A note from Bishop Laurie Haller - September 2020

A note from Bishop Laurie Haller - September 2020

September 04, 2020


To the saints in Iowa,

Grace and peace to you in the name of our Lord and Savior Jesus Christ. It is the beginning of September, and the summer season is coming to a close. My prayer is that you have found creative ways to renew and refresh your spirit in the midst of a world that is in a very different place this year, with a convergence of many challenges. 

COVID-19 continues to affect us in Iowa, and our schools, colleges, and universities have had to make very difficult decisions about when and how to resume instruction. Iowa currently has the highest per capita COVID infection rate in the country. In addition, there has also been a massive loss of jobs here in Iowa and around the country, which has caused great economic hardship. 

Increasing acts of racism have precipitated a national conversation around race. And, most recently, damage to Iowa homes and farms because of the derecho on August 10 has caused close to $4 billion in damages. Last week, I was able to tour some of the devastated areas, and I want to thank you for all of the ways in which United Methodists have been on the front lines of assistance, including a grant from the United Methodist Committee on Relief.

I cannot express enough the deep gratitude that I have for the innovative and courageous ways in which you have reinvented yourselves as congregations to serve your communities during the pandemic. You understand in a deeper way that the church is not a building. It’s you and me cultivating relationships, worshipping in different and unique ways, discerning the needs of our communities, and reaching new people with the gospel by becoming the hands, feet, and voice of Jesus.

A primary concern that I have right now is the pervasive low-level anxiety that many of us are experiencing. It’s only natural. We’re mostly confined to home and cannot be physically near many of our dear ones. Some have lost jobs and are struggling financially. We’re stressed about the mental, emotional, and spiritual health of friends and family. And we worry about whether our children and youth will be safe in school.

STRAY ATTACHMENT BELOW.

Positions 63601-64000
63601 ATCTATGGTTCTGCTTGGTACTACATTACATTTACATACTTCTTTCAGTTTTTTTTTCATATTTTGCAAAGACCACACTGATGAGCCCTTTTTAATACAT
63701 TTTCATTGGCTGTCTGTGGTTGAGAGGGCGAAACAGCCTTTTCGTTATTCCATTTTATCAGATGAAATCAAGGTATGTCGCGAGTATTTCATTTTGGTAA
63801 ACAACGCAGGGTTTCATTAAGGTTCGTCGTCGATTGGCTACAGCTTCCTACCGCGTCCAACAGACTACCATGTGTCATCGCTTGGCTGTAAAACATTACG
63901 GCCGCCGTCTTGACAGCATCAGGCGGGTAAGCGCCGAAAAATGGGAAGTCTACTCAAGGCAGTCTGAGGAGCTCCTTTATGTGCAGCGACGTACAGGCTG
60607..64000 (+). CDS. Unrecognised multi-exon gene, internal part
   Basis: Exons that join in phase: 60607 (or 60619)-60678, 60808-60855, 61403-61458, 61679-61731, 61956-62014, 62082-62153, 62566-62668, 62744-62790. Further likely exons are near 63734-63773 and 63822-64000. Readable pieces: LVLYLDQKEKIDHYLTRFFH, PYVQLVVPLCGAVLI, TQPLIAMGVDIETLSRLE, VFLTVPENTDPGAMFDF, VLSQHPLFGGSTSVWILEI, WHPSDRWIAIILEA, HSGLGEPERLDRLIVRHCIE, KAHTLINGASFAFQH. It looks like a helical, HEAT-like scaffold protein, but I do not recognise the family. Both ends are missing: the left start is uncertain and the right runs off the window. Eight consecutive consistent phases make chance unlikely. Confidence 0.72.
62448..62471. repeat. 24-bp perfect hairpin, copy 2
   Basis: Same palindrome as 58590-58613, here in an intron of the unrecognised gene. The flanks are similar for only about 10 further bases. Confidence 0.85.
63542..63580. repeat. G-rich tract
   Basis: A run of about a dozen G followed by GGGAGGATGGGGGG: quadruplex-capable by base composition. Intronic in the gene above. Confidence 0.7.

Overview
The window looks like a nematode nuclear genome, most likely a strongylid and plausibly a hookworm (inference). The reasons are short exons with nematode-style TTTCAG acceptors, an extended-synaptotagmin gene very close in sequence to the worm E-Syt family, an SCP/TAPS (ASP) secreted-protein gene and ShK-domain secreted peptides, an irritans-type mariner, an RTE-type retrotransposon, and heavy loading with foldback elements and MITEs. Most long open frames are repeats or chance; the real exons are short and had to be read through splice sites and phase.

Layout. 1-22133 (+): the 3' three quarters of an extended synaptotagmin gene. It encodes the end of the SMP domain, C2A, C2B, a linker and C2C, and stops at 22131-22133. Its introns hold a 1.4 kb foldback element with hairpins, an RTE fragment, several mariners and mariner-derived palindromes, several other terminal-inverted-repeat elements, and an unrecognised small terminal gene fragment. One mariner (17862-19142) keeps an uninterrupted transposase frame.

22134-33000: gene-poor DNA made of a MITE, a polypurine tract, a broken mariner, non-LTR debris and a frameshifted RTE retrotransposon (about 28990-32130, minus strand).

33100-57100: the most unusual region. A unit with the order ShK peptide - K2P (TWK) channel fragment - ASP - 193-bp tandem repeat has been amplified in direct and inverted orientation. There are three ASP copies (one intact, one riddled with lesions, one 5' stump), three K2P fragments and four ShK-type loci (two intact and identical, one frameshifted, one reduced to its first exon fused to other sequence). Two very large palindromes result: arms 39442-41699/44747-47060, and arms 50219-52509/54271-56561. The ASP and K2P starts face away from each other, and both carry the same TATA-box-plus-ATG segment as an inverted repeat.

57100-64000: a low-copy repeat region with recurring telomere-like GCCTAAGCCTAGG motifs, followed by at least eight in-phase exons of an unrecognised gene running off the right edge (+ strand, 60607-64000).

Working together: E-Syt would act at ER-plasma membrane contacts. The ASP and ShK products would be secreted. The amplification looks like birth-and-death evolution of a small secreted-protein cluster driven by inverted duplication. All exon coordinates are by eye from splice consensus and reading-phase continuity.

I’d like to offer a few suggestions as we move into the fall for how you and I can model the love of Christ at a time when we cannot be in each other’s presence. In the midst of things that we cannot change, there are many ways in which we can care for others and ourselves.
  1. First, extend grace. Extend grace to teachers and school administrators who are working diligently to find a way forward. Extend grace to children, youth, and adults who are all experiencing the emotions of the pandemic in different ways. Extend grace to our pastors and church staff who are on the front lines of ministry. And extend grace to yourself, acknowledging that what you have accomplished today is enough.  
  2. Second, take time away even if you cannot go away. After months of incredible responsibilities in our churches, including re-imagining worship, pastoral care, programming, and outreach into our communities, we must tend to self-care. At the same time as so many look to the church for guidance, strength, and hope, we also need to know when to pause and rest. 
  3. And third, I invite you to consider techniques for reducing stress and anxiety that might include:
    • Practicing mindfulness and deep breathing.
    • Intentionally staying connected with friends and family and not isolating yourself. Relationships are critical. 
    • Engaging in daily spiritual practices.
    • Eating well and getting enough sleep. 
    • Finding creative ways to exercise and enjoy the outdoors. 
    • Identifying the issues that are causing you stress; and if anxiety persists, sharing your concerns with a trusted friend, counselor, or doctor.
    • Doing things for fun.
    • Reaching out with empathy to others who are struggling. 
    • Focusing on the things you care about the most.
My sisters and brothers, God has given us a marvelous opportunity to use this time to grow in wisdom, mature in hope, and learn to love together. Here in Iowa, we have a new vision for mission and ministry that is centered around circuits and that was sent to you several weeks ago. We are so excited about the future of The United Methodist church in Iowa and can’t wait to see how God will use us to make a difference in our communities, our state, and our world. 

And one more thing. Please, please, please, wear your face mask whenever you’re in public. My face mask says, “Iowa Conference, The United Methodist Church. Do no harm. Do good. Stay in love with God.”

I close with Paul’s words to Timothy in 2 Timothy 1:7, “God didn’t give us a spirit that is timid but one that is powerful, loving, and self-controlled.” May the Holy Spirit open you to new ways of seeing and serving and grant you hope and courage for the living of these days. Amen.